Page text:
Nobody Speak: Trials of the Free Press
In 2012, the news gossip site Gawker posted part of a video that showed Hulk Hogan in bed with his best friend’s wife.
Hulk Hogan was so angry that he could have torn off his shirt in anger. So, what did he do about it?
He successfully sued Gawker and its publishers for $140 million that they definitely did not have. Hogan knocked Gawker out of business faster than he knocked out the Iron Sheik.
Brian Knappenberger – director of the passionate, thought-provoking, outrageously biased documentary “Nobody Speak” – considers the Hulk Hogan trial to be the beginning of the end of America’s free press.
Knappenberger argues that the verdict violated Gawker’s Constitutional Rights. That is pretty far-fetched. Again, Gawker shared a recording of an old tan dude who was cuckolding his pal. If you think that’s specifically covered by the First Amendment, then you have an interesting notion of the kinkiness level of our Founding Fathers.
Knappenberger argues that the annihilation of Gawker is a warning sign that power in America is shifting away from reporters and into the hands of billionaires.
Apparently, the brains and the money behind Hogan’s lawsuit was Silicon Valley tycoon Peter Thiel. The tech billionaire had a grudge against Gawker because the site outed him in 2007.
Using $10 million to hire a team of A-list lawyers, the billionaire used the legal system to destroy his enemies. This sets an ugly precedent.
And if you can’t beat ‘em, buy ‘em. “Nobody Speak” also explores another way that billionaires can threaten the free press.
Sheldon Adelson is a casino tycoon and influential Republican donor. Apparently, he didn’t care for the way the Las Vegas Review-Journal was portraying him. So he bought the paper, made obnoxious rules about how much the staff columnists could write about him, and solved his problem.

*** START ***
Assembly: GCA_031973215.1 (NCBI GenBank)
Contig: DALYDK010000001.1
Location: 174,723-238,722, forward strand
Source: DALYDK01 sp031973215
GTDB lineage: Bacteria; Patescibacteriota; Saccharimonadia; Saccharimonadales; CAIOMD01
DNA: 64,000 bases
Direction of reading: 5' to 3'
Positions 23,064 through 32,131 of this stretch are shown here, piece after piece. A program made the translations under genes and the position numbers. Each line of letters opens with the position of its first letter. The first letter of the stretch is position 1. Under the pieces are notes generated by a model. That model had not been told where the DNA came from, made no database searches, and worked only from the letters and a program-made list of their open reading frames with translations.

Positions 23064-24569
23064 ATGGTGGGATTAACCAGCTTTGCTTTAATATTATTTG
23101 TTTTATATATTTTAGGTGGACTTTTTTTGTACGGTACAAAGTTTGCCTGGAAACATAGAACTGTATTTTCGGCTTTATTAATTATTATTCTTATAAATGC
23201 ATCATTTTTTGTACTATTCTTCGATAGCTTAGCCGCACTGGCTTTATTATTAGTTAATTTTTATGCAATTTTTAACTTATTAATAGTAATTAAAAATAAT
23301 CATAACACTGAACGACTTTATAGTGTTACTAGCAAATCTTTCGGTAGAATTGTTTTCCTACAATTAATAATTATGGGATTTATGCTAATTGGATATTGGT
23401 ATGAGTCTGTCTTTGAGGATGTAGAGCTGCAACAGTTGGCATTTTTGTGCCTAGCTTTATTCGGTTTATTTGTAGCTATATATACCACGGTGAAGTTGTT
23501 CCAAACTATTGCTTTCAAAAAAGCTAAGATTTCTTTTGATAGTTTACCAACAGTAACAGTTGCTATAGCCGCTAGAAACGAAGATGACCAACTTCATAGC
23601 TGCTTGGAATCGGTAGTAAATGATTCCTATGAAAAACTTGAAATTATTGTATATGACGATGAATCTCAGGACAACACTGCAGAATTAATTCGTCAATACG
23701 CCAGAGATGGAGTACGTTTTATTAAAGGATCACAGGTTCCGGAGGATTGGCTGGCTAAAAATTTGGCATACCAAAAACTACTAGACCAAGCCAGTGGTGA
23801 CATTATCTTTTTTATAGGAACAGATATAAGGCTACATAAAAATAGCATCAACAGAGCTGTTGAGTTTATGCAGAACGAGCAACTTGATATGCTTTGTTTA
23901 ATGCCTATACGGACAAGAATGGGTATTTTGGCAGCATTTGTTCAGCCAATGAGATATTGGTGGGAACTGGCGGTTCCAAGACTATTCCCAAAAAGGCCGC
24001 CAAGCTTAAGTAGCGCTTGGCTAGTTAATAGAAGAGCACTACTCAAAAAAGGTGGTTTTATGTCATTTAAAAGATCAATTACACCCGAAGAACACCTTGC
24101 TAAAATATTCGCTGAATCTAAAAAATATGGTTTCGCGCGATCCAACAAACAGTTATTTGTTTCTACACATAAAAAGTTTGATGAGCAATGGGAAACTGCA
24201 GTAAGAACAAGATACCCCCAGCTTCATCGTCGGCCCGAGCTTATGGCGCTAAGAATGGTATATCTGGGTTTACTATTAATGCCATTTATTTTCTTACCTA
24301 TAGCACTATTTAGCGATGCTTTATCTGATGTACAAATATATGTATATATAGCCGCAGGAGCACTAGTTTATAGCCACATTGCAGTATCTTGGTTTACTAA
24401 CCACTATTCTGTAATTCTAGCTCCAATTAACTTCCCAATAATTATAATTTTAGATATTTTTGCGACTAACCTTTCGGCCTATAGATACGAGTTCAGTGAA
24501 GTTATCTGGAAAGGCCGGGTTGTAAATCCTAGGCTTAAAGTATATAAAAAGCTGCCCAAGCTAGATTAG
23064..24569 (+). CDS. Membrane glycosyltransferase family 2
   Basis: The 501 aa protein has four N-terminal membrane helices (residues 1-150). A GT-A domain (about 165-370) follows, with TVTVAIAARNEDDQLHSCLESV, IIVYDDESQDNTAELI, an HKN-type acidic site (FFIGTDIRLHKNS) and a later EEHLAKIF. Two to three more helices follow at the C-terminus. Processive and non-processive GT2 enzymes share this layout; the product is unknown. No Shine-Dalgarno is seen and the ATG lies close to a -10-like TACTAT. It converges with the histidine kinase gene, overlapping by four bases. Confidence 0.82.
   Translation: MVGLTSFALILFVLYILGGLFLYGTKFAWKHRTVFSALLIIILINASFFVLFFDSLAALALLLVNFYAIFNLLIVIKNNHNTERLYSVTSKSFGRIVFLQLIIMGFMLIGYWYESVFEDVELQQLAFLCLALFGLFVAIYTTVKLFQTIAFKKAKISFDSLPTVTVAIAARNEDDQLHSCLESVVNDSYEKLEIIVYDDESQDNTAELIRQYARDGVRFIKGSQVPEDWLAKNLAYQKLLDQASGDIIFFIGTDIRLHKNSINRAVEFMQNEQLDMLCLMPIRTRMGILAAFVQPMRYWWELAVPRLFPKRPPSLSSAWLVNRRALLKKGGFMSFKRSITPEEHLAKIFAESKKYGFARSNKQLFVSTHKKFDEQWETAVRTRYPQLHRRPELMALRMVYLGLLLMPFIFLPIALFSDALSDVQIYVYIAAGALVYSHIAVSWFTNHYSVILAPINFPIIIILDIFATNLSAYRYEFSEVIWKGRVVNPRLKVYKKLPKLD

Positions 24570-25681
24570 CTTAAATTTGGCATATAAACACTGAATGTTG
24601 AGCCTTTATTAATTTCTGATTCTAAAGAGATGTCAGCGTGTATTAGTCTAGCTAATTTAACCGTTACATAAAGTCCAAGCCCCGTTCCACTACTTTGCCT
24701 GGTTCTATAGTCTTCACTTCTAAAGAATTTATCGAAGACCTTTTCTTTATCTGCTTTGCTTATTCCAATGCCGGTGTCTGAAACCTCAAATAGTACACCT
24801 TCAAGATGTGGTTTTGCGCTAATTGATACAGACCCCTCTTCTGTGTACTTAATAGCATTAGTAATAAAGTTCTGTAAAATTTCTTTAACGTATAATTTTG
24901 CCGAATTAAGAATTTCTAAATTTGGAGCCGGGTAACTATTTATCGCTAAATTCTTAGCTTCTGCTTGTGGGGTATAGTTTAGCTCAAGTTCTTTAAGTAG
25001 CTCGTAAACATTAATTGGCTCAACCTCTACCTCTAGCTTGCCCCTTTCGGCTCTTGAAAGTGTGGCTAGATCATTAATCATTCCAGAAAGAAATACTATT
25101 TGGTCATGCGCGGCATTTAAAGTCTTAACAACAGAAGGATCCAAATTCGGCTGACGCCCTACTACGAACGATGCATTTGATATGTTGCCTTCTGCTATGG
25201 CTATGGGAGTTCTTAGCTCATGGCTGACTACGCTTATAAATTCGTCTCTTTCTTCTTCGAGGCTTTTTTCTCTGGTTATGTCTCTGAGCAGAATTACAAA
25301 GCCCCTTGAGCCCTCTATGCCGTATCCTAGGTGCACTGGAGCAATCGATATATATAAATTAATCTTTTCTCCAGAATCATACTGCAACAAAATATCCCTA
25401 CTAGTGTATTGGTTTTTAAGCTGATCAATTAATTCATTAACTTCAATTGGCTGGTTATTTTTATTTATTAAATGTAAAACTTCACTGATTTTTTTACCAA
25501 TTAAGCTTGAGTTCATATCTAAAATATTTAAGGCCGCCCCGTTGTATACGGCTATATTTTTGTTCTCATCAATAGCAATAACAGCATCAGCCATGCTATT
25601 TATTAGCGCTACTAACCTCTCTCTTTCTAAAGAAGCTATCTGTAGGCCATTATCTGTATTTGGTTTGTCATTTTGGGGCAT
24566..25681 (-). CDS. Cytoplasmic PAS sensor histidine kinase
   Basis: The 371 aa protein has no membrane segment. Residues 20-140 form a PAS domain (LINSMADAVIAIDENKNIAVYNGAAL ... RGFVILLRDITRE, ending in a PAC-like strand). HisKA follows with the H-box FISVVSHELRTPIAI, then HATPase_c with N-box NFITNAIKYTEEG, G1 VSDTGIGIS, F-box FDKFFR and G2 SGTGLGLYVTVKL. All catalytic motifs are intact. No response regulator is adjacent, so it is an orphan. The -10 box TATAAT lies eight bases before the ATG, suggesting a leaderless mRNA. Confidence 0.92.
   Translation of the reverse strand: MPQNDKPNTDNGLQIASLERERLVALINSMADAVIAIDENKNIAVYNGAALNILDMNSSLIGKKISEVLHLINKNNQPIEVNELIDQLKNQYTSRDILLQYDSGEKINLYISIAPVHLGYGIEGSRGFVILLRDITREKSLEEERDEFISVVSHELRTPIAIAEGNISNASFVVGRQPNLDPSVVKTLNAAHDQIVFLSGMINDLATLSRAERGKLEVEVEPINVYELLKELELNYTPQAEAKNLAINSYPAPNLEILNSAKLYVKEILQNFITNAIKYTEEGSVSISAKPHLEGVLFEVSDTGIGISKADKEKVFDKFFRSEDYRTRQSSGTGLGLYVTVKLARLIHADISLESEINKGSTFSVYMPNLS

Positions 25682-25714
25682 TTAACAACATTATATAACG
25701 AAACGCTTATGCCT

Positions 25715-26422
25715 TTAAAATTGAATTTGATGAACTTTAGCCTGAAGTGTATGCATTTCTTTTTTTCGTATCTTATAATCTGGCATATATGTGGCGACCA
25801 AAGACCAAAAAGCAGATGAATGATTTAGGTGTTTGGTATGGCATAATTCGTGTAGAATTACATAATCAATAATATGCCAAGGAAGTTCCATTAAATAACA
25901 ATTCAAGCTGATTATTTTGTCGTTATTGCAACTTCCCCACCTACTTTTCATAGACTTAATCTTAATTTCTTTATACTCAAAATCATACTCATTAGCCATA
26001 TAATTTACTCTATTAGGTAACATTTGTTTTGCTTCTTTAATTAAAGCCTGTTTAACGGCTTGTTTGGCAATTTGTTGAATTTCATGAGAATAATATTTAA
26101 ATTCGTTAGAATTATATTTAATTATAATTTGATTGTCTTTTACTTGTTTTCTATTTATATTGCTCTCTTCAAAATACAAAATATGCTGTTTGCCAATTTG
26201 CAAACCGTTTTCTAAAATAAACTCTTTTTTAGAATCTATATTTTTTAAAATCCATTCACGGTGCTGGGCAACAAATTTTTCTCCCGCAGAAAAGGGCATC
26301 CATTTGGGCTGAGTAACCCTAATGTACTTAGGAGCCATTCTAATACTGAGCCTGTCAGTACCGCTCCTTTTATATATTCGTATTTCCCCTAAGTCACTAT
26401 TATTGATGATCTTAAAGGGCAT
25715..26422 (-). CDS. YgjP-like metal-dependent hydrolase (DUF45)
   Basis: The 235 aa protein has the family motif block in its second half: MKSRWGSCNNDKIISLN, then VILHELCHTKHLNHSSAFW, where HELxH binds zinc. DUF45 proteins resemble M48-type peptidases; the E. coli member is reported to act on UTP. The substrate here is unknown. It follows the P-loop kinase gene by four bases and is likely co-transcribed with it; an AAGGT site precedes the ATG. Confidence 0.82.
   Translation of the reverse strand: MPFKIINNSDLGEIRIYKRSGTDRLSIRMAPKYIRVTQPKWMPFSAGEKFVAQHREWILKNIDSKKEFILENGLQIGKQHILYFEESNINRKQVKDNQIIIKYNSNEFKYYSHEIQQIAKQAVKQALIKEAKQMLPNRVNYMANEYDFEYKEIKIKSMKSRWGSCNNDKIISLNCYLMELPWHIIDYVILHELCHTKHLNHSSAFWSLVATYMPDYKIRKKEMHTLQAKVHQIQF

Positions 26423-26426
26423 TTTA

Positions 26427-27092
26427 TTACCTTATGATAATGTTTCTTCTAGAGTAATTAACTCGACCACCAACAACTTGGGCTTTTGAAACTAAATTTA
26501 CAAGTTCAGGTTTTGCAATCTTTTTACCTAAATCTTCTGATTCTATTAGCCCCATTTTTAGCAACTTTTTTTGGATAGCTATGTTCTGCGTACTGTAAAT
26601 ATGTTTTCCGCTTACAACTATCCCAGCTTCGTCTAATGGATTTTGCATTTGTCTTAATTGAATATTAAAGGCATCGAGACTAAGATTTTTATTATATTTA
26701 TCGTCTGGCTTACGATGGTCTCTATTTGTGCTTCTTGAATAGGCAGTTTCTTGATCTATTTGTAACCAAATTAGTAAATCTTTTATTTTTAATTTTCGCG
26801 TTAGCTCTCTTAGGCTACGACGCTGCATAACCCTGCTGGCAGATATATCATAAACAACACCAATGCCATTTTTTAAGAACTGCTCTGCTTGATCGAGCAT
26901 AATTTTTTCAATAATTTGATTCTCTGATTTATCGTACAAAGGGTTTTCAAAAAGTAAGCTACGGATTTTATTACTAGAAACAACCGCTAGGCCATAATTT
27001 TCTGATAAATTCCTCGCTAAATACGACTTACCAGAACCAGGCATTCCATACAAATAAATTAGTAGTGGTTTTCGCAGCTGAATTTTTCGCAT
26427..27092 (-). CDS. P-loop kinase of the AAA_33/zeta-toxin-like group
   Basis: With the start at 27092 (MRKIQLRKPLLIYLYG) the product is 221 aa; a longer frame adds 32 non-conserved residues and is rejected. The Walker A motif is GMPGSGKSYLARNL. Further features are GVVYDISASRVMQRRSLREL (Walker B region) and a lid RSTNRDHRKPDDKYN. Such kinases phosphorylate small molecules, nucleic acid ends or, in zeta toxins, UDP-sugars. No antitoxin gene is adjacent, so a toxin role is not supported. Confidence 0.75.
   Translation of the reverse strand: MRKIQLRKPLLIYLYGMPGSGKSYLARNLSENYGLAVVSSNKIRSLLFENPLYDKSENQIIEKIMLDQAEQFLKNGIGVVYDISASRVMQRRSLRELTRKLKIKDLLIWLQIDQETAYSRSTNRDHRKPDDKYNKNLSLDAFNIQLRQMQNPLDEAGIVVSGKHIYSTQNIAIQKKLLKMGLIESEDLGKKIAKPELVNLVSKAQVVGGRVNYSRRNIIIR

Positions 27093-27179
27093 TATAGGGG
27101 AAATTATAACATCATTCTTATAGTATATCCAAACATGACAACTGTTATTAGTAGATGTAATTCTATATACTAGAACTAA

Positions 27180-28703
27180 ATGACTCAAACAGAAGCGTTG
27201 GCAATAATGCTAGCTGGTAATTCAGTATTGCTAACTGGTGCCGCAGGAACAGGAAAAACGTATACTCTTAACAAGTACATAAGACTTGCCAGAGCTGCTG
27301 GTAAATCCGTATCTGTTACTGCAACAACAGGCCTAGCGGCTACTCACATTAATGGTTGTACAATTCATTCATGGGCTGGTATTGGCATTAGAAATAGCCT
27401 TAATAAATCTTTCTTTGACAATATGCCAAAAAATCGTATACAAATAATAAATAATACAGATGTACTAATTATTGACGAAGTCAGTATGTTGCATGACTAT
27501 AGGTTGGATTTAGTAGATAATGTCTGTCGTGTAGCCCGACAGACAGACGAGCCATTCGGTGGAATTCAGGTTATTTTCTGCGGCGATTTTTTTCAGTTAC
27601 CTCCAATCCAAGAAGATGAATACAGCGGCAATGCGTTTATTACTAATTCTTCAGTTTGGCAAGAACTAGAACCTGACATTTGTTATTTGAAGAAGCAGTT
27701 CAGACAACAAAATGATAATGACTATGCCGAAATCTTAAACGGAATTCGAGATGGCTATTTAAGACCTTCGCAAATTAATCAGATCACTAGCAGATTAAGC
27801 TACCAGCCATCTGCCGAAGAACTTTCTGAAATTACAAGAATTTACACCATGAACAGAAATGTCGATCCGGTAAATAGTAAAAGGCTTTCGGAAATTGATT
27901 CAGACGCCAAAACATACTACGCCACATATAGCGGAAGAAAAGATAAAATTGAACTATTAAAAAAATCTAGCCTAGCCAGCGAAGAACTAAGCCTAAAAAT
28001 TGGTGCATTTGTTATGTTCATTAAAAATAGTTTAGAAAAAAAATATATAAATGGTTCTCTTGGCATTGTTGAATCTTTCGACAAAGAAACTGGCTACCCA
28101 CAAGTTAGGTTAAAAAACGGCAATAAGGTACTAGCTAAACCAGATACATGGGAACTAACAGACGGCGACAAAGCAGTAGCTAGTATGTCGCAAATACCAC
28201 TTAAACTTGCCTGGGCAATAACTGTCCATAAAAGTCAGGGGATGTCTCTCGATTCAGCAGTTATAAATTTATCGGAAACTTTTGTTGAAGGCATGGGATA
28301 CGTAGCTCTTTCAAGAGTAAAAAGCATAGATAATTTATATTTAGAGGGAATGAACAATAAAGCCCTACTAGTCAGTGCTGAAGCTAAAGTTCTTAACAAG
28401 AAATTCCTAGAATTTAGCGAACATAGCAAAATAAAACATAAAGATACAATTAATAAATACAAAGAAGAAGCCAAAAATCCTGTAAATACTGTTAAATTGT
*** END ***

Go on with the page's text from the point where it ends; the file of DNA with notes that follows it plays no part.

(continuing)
I am not going to defend Sheldon Adelson; that is some childish Citizen Kane-esque nonsense. However, I don’t see how it spells the end of the free press. Mostly, it emphasizes how painfully anti-Republican this movie is.
Knappenberger spends a half hour on Adelson but no more than 10 seconds on Jeff Bezos’s purchase of the Washington Post.
If there is a man who has the motivation and the wherewithal to fundamentally alter truth and liberty in America, it is Amazon.com CEO and dictator Jeff Bezos.
Bezos is already the most powerful and influential person on planet earth. While most CEOs use their company’s profits to help investors get wealthy, Bezos continues to build a massive world-wide infrastructure that is slowly wiping out all competition.
Amazon.com is revolutionizing consumerism: making it easier, more mindless, more wasteful, more globalist, and more unaccountable.
Remember last year at this time when candidate Trump stated that Amazon corporation has “a huge anti-Trust problem”? Of course you don’t; the corporate media doesn’t even want us to debate that topic.
It is troubling that during the past few months, you and your family have spent more time discussing the substance-free Russia scandal than the urgent national need to break up Amazon.com. That is in large part because the most influential newspaper in Washington is now the propaganda arm of the Jeff Bezos empire.
In conclusion: Hulk Hogan is a crybaby who should be ashamed of himself. And we desperately need to break up Amazon.com.
Oh, and the death of the free press? That obviously isn’t happening. I proved it. I just published a column tearing down the world’s most powerful man and I’m not even going to get in trouble. The Press is fine.